While payments have been made to doctors who need financial support to keep striking, the fund – as it stands – relies on generous contributions.
Many of these have come from senior doctors and consultants, and from junior doctors based overseas who support the pay restoration cause. There have also been large contributions from organisations such as the Hospital Medical Staffs Defence Trust.
Tom Dolphin, a consultant anaesthetist and BMA council member, has made regular donations to the strike fund, including voluntarily donating his honoraria payments from BMA meetings as well as the pay he has received, after tax, for night shifts he has taken on to cover junior doctors while they are on strike. For a 12-and-a-half-hour shift, that equates to about £1,880.
He says: ‘It’s important to remember this isn’t an act of charity. Donating to the strike fund strengthens the action we are taking, helps more doctors participate and makes it more likely that we will win overall.
‘I don’t expect everybody who has covered night shifts to give their income to the strike fund, because it’s hard work and money well earned, but I want to set an example. If everyone donated the income from just the first hour of their strike cover shift, that would be a huge boost to the strike fund.
‘The Government thinks it can wait us out and pick off the least well-off doctors who have less discretionary income to draw on to weather that deduction they face on strike days. The strike fund is a way of preventing the Government from undermining our action.
‘We want to be able to make the strike fund as strong as possible so the union is as strong as possible and we can win as much as we can for our members.’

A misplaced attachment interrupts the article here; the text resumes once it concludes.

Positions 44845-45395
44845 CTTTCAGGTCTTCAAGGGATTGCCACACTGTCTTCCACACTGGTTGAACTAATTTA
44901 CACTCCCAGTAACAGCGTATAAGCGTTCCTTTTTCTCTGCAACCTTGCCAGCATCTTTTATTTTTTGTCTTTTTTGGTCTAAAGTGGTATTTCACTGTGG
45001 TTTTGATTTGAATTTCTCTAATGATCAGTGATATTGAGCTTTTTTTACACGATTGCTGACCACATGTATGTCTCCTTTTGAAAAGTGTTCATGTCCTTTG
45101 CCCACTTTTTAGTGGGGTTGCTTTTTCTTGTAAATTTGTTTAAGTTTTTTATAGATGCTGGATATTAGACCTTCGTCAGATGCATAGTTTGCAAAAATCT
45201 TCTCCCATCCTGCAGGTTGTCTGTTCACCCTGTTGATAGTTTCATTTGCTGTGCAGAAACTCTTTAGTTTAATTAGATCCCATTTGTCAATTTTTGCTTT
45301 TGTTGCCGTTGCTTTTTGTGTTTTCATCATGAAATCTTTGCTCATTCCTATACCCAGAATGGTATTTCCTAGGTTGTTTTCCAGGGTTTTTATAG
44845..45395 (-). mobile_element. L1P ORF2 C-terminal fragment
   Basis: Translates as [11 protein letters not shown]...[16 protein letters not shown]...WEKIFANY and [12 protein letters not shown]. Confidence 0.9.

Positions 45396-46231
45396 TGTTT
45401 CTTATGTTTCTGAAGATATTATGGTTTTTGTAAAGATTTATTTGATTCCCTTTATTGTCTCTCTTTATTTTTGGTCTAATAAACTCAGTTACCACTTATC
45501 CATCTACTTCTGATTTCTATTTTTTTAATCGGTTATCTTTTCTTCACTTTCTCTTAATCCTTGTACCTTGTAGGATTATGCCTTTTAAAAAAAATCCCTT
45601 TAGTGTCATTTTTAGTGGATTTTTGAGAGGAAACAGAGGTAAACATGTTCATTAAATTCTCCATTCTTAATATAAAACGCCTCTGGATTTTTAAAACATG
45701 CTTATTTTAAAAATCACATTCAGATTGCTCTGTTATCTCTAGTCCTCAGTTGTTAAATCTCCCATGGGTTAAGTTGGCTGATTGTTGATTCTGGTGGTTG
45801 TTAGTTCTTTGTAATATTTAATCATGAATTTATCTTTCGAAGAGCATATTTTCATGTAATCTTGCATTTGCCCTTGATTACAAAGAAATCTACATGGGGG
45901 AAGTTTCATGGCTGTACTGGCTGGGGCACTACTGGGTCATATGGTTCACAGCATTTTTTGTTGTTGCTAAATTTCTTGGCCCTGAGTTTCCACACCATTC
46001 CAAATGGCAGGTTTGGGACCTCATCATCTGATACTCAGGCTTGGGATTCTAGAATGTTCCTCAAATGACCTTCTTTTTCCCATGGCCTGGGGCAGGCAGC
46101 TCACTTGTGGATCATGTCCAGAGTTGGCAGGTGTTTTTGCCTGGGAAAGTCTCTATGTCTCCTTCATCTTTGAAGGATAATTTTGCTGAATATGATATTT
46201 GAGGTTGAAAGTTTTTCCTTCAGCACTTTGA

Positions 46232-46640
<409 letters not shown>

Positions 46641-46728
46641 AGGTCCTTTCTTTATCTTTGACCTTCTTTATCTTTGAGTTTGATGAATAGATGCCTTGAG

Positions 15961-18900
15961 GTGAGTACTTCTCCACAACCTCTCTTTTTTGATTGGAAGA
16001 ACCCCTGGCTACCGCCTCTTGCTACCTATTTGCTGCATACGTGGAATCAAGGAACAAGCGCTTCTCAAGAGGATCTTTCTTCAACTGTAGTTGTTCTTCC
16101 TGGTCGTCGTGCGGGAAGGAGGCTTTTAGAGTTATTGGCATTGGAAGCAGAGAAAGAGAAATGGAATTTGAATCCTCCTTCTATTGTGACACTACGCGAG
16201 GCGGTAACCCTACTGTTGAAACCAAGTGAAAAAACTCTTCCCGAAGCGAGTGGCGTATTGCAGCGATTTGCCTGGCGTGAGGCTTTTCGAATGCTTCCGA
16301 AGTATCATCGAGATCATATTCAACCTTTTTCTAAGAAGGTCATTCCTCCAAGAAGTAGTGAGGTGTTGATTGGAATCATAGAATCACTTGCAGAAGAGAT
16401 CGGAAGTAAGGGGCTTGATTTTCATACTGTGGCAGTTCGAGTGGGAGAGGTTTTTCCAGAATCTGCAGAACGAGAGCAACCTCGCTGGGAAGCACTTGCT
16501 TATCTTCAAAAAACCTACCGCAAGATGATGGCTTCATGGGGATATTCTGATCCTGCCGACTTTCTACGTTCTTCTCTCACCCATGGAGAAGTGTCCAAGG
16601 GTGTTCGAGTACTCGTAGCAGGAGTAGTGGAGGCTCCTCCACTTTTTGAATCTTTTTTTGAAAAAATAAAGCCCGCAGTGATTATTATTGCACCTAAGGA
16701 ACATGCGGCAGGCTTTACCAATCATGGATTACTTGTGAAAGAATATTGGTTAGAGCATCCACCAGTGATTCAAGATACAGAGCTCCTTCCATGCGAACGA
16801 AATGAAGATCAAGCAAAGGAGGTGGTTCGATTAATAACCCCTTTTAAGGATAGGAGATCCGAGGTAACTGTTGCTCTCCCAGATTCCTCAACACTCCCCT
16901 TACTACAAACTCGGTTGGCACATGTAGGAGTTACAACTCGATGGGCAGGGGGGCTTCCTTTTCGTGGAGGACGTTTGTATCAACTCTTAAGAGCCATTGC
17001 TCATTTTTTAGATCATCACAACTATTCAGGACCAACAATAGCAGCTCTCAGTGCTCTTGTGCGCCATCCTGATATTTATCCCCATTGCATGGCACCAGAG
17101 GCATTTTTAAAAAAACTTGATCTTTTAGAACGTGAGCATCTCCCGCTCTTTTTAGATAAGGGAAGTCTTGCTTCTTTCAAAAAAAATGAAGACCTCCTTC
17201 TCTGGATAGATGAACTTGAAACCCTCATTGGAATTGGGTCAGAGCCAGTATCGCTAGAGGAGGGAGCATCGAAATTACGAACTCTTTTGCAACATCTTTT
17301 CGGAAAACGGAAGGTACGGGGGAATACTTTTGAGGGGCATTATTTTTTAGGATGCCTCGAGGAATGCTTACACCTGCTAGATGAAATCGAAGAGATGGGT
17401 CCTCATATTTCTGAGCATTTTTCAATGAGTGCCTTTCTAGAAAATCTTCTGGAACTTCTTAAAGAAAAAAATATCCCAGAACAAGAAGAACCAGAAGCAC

Emma Runswick, deputy chair of BMA council, has – for the second year in a row – arranged for the amount she is entitled to from her honorarium for union duties that is above what she would have been paid as a full-time junior doctor to go to the strike fund. This is approximately £22,000.
She says: ‘As we take more strike action, more people find it difficult financially. So having a strike fund is important. If we all take part, we can win together. If we help each other maintain our action, the action will help us all.’
Recalling the 2016 junior doctor strikes, when there was no strike fund, Dr Runswick says some members began to feel under financial strain when the strikes progressed. ‘It’s vital to be telling members that we know this is hard, and we are going to help,’ she tells The Doctor. ‘By sharing among ourselves, people feel backed up and feel able to take action now and in the future.
‘The word solidarity is not just a word. It’s a common understanding that we will back each other up when we need it.’
Dr Runswick reiterated that the BMA is pushing for a resolution to the dispute with the Government but accepts industrial action could still continue for many months.
‘Whether this dispute runs for two weeks further, or months and years further, we are trying to put ourselves in a position where members will continue to be able to take the action required,’ she says.
Going forward, the BMA hopes to raise funds for the strike fund through regular contributions taken from member subscriptions. Proposals are being worked on.
The money banked would be able to support doctors in the future, be it a major national dispute such as the continuing pay restoration campaign or localised issues.
One-off donations to the strike fund can be made via its dedicated website.